Trekkers began their hike at Tikishla Park on a very chilly morning. We found a fort in the trees at the start of our hike and remembered the fort we found on our last trek. An idea was born.
We began collecting sticks in our sled with plans to build a fort for other hikers to find.
We continued onto Little Park, collecting sticks along the way.
We noticed the sun hitting the tops of the trees.
We removed all the snow from a big boulder.
We covered up some unsightly moose droppings.
We basked in the warm sunshine.
By the time we got to Little Park, we were hungry. NEVER underestimate the importance of a hearty snack on a cold day. Peppermint tea hit the spot.
The slides were slippery and shot trekkers out like a pinball.
Our fort turned out to be quite lovely.
The fun for the trekkers was in the finding of the sticks. There was not much interest in the building of the fort. I took on that task with little help. As I built, I thought about how much fun the kids had hunting for sticks and exploring the trails as they hunted. Kids enjoy finding things. Although my focus was building the fort, the kids found the hunt to be the most fun. The freedom to explore independently gave the trekkers the opportunity to chose their activity and fully participate in their adventure, their learning and their fun. As an educator I will remember to be flexible in my plans and follow the energy of the kids. There is so much potential for learning when kids can direct their own fun. And, I thoroughly enjoyed the simple pleasure of building a stick teepee.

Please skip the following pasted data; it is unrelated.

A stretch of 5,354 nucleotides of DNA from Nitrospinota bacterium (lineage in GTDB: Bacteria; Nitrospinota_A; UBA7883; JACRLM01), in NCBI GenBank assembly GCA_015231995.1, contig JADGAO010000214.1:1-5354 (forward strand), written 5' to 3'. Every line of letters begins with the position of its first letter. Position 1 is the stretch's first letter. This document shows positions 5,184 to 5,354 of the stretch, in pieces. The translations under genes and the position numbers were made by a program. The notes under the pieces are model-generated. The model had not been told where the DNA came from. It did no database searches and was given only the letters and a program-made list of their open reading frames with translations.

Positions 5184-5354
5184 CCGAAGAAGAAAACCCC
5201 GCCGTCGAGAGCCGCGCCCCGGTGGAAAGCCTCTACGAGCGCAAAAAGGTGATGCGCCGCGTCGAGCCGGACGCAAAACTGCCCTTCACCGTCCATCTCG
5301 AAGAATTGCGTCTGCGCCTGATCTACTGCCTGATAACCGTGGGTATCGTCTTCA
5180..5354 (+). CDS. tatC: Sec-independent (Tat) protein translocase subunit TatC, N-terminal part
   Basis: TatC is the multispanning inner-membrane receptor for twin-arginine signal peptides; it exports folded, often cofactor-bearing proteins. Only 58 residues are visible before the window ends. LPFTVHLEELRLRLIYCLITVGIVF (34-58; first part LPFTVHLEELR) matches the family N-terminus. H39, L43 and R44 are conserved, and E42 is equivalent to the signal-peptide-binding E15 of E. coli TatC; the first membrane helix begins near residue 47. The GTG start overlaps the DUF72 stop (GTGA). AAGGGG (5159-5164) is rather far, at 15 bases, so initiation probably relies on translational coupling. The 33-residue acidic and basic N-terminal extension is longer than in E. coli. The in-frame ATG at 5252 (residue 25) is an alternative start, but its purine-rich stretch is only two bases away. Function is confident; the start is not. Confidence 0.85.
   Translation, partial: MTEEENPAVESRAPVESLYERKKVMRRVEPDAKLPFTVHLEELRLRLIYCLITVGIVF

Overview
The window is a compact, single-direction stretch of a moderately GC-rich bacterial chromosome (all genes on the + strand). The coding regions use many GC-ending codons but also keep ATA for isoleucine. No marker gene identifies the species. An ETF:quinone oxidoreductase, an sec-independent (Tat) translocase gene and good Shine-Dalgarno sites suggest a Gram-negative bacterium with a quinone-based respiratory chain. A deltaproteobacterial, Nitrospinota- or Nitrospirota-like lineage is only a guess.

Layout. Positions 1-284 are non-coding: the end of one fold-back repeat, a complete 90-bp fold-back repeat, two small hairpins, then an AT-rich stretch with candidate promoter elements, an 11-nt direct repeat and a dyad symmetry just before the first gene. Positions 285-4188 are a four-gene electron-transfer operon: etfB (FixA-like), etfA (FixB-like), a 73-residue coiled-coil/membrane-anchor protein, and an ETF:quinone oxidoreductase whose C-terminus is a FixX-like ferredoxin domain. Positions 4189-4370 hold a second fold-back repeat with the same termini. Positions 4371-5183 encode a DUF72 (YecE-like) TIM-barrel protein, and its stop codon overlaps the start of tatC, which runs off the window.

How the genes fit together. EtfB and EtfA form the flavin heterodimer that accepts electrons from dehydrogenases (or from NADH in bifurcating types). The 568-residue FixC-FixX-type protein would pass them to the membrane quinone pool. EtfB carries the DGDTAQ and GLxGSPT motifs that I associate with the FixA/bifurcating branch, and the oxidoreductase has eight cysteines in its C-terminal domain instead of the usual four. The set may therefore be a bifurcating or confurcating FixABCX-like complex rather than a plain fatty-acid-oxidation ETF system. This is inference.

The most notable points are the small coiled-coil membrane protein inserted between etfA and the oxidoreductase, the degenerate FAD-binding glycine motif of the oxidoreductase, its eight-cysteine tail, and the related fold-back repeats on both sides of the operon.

Although there was not enough snow for any serious snow angel-making,
trekkers found sections of deep drifted snow and enjoyed plowing through.